The Guilt, Chinese Telephones, Holiday Band @ HITS, 7/20

Hole in the Sky is a new assisted living community and occasional venue in Northeast DC. It is populated mostly by refugees of the 3rd St. Co-op, an intentional living community / venue which housed some all-stars and hosted some good shows in its year of existence. The lease at 3rd St. was up, the piece was cashed, and the leaders of the new school accordingly found a happenin’ new spot. Hey!
The place they call HITS. is exactly what this Godforsaken town needs: HITS appears well on its way to becoming a perfect spot for bigger, but not huge, shows.
Basement shows at the CF and big shows at Saint Stephen’s are great, but this is a mid-range venue which could comfortably fit 200-250 people, or more (which is about the upper limit for a typical well-attended D.I.Y. show, anyway).
This was the new venue’s third hit from the show bong (or so I overheard while eavesdropping); I also heard some big hardcore shows are in the works for the space.
Backstage, HITS is delightfully appointed, and clean. There was some warm beer left behind by Alec MacKaye himself (or his associates), because HITS hosted an art event for an Alec MacKaye-affiliated group the previous evening (or so I was told). HITS normally doesn’t allow drinking during shows (or so I was told) – a smart move, without doubt – but at this show, everyone was drinking. I felt like I was at the U-Turn, ha.
The temperature inside HITS was not hellishly broiling, which was a nice touch.
I arrived during the Holiday Band’s set. This was the most indie act I’d seen in ages, and HB peddles the kind of indie I like: HBand sounded at times something like Sunny Day Real Estate or the Pixies, but mostly they sounded like Modest Mouse (more informed sources say they sound more like Built to Spill; I, of course, don’t know that band).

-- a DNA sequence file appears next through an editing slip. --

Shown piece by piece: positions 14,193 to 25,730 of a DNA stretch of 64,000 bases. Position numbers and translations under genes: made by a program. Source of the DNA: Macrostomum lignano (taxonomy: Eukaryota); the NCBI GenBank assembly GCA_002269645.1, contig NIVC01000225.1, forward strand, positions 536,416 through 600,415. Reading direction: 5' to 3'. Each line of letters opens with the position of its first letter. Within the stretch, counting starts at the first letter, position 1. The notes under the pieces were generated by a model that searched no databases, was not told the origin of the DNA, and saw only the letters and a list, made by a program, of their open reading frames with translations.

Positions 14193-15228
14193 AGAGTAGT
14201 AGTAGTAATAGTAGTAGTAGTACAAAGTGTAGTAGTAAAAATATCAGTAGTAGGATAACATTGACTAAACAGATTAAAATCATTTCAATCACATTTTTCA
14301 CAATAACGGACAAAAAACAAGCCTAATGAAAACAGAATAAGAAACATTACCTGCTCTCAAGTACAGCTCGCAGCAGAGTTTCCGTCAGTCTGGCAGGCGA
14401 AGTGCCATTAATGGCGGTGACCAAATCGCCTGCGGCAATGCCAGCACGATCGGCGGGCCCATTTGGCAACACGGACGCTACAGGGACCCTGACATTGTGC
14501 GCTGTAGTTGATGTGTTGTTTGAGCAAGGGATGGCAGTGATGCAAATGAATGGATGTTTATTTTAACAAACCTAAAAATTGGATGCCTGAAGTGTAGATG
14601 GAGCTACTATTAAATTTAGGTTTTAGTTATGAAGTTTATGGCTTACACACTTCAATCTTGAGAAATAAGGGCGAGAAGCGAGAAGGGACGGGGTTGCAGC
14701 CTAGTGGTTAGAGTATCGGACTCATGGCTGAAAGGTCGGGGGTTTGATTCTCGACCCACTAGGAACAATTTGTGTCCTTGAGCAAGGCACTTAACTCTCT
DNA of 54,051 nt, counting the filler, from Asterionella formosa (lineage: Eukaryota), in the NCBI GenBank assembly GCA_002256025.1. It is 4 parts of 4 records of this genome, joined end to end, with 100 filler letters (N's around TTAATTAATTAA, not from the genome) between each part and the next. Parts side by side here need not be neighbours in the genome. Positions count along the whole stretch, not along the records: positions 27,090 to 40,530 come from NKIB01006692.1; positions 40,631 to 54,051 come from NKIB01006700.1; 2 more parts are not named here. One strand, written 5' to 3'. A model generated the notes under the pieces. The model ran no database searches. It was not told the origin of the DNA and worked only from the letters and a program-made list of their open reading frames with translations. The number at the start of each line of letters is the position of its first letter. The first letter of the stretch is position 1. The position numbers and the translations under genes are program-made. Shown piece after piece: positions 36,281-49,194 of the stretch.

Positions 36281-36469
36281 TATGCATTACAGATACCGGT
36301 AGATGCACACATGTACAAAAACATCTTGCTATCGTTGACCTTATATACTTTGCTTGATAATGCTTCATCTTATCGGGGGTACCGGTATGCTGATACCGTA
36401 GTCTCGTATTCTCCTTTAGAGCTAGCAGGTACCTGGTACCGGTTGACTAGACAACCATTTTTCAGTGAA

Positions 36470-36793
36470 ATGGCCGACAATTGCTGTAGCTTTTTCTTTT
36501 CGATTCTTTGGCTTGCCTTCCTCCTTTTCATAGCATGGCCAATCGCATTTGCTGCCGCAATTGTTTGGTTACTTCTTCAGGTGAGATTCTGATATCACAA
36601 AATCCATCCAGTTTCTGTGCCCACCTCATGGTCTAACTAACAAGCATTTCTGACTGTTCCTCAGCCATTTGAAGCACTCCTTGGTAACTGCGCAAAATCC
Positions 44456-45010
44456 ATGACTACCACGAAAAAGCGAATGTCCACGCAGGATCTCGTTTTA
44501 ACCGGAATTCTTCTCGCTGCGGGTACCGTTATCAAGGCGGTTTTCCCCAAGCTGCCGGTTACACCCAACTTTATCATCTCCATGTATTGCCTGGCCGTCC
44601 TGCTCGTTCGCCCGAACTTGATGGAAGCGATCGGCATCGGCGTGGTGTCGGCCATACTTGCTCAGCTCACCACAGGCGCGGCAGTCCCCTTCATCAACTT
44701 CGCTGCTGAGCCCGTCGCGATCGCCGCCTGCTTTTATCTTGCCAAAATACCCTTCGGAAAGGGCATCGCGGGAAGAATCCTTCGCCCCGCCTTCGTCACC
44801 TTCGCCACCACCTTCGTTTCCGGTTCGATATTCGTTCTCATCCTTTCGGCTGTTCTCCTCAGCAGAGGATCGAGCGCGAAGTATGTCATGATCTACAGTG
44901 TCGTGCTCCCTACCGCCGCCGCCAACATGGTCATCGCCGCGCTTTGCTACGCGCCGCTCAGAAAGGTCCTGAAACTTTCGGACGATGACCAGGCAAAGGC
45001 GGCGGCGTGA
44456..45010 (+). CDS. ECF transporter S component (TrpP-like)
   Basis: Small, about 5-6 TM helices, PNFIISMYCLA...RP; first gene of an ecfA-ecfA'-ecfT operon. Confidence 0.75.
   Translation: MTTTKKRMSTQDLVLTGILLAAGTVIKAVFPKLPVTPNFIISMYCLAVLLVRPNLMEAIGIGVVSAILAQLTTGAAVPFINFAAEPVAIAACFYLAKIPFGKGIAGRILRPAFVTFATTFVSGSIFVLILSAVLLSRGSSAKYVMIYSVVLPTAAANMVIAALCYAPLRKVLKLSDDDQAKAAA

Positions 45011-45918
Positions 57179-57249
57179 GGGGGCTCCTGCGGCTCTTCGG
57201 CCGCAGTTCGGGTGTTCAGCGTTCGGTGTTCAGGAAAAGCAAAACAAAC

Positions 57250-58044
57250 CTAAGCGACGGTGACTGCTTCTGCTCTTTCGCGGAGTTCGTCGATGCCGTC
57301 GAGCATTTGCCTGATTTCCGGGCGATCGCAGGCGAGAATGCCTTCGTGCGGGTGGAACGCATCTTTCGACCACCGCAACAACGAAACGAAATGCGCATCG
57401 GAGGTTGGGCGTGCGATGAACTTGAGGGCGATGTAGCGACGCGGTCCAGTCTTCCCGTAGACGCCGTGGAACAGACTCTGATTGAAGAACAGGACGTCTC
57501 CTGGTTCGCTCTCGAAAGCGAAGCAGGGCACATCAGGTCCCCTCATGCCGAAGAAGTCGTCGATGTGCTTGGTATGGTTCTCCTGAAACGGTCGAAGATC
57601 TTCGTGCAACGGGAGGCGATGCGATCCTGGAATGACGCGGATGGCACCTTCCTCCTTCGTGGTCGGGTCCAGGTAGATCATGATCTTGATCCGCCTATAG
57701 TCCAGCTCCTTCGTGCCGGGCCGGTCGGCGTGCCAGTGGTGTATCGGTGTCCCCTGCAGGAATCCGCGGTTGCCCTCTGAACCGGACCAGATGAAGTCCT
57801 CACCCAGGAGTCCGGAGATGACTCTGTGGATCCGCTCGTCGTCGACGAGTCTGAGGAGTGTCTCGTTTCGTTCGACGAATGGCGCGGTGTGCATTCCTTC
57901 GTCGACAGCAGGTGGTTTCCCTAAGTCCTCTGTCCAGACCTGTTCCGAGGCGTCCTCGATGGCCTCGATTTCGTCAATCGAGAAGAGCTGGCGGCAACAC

Anyway, like Modest Mouse, HBand offers varied, herky-jerky caterwauling, and they herk it and jerk it with skill, aplomb and with a barrage of understated hooks. They employ multiple vocalists. At one point they did a southern rock-style interlude, and I cracked a wry grin until I realized they were serious. At that point, they sounded kind of like Skynard crossed with Modest Mouse. Basically, if you’re intrigued by the idea of a band which sounds like the Best of Modest Mouse, or like Modest Mouse playing with John Frusciante or with Lindsey Buckingham, HBand is a solid bet. This band is from Bloomington, Indiana and features a member of Good Luck (or so I was told). B+
Chinese Telephones got the crowd moving. I counted the crowd during their set: a mere three dozen souls. The ’Phones, from Milwaukee, play pop-punk with a melancholy edge (which is also known as up-tempo alternative rock), and proffer some cool guitar leads and vocal harmonies. As previously indicated, this band got the audience dancing, and why wouldn’t it? Often, CT sounds something like the Max Levine Ensemble crossed with the Replacements. This band could have been huge in ’95 and hell, could even be big today (with, of course, the right management and attitude). One dude from the band told me afterward that he considers the project to be simply “pop music,” which, though accurate, is potentially kind of a cop-out (naturally, I didn’t say this to his face). Everything from Jay-Z to Frank Sinatra is pop music. Is there no other artistic or social movement with which he identifies more than “popular songs”? I guess I’ll never know.

The Guilt played last. I have seen the Guilt several times and I’ve been on cordial terms with James D, the band’s Johnny Ramone, since ’06 if not earlier. James has been in a few moderately locally well known bands (including Profound Brutality), is a native of the Tenleytown area, and is understated in his personal affect. At this show he was clad in a Pietasters shirt.